This list recognizes U.S. corporations with a strong focus on best practices that demonstrate effectiveness in moving women to senior ranks, including mentoring, sponsorship, involvement in employee resource groups and leadership development training. The list also highlights company benefits, including flexibility, corporate culture and CEO involvement in advancing women. The NAFE Top 70 Companies is featured in the April/May issue of Working Mother. The full report on this year's winners is here.
"We're honored to be recognized once again by NAFE as a leader in fostering the talent and careers of women," said Christy Harris, Allstate's vice president for talent management, benefits and inclusive diversity. "We're proud of our efforts to attract, retain and promote female employees, and will continue to live into our core value of inclusive diversity throughout the company."
As part of its broader commitment to creating a diverse workplace, Allstate offers female employees the chance to join the Power of 5, a sponsorship program designed specifically to pair women with leaders throughout the organization to help enhance their skills and careers. Since the launch of the program in 2015, 20 percent of participants were promoted and 50 percent of participants at the director level were promoted to vice president within a year.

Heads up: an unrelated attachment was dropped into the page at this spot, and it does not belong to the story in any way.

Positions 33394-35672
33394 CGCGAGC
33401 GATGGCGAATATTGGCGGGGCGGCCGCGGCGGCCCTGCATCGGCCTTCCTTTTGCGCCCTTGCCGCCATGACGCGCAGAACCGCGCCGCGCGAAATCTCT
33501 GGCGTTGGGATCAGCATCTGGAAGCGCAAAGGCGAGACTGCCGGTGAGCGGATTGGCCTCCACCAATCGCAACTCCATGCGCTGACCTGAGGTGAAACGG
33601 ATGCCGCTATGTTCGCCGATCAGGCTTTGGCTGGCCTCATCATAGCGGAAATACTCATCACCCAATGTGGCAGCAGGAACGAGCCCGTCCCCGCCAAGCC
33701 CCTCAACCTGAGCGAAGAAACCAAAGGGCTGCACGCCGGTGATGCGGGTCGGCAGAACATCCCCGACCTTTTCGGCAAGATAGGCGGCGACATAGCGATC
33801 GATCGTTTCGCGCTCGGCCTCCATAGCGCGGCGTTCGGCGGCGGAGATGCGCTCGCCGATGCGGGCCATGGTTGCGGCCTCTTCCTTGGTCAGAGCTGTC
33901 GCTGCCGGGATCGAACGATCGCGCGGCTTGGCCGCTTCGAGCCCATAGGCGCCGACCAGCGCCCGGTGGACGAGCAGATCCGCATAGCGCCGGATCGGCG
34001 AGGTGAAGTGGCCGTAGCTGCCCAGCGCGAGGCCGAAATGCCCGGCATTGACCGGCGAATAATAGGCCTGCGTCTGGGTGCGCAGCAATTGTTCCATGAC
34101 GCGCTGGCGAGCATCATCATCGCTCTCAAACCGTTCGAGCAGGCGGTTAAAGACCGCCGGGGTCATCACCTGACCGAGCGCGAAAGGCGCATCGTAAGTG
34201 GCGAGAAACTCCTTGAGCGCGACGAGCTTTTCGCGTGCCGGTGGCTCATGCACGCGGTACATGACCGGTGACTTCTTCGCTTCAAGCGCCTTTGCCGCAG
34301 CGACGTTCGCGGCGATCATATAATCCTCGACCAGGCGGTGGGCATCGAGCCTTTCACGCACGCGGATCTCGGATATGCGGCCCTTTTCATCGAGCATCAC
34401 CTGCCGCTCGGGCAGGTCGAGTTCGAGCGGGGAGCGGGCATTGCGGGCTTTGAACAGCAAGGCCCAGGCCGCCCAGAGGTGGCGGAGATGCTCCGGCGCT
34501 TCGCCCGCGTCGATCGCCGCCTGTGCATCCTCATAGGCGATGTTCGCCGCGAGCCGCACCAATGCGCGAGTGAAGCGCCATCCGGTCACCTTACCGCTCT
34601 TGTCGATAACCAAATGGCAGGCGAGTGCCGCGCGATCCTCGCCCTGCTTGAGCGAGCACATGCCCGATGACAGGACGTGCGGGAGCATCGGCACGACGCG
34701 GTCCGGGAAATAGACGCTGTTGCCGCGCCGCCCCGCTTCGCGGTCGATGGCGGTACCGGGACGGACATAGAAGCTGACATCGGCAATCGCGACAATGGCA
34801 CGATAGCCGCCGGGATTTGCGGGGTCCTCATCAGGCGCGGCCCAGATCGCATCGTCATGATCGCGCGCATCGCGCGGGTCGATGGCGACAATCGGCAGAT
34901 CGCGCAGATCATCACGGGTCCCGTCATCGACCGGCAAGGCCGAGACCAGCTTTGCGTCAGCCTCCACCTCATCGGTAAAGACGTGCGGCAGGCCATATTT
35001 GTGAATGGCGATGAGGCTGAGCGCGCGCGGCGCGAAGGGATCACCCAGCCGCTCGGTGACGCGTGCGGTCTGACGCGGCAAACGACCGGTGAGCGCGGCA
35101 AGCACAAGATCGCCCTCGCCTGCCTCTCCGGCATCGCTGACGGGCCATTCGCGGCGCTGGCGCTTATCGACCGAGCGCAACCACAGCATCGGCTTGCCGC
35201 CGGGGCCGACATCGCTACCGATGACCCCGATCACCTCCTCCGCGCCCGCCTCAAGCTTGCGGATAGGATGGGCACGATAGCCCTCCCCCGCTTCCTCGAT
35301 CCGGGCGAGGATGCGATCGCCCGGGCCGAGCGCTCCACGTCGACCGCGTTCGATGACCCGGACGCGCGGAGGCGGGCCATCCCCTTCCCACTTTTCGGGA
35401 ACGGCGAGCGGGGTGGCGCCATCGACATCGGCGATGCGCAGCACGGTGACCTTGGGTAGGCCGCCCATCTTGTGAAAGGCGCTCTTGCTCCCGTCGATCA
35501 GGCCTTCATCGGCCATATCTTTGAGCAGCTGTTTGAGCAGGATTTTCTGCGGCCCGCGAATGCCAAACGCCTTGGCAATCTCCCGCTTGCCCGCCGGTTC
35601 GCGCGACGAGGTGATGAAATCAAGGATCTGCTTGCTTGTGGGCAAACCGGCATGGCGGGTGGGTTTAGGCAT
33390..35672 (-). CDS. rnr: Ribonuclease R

Moreover, Allstate's Enterprise Diversity Leadership Council establishes inclusive diversity commitments in every business unit to improve diversity in its talent recruiting and on its leadership teams, which includes the development and recruitment of women.
"In 2019, a woman's journey up the corporate ladder still differs from a man's, but the Top Companies stand out in their application of remedies," said NAFE President Dr. Betty Spence. "They are models of how to progressively move women into senior roles, as reflected in their strong representation in the leadership ranks."
The 2019 NAFE Top 70 Companies application includes more than 200 questions on topics including female representation at all levels, but especially the corporate officer and profit-and-loss leadership ranks. The application tracks and examines how many employees have access to programs and policies that promote advancement of women and how many employees take advantage of them, plus how companies train managers to help women advance. To be considered, companies must have a minimum of two women on their boards of directors, a U.S.-based CEO and at least 1,000 U.S. employees.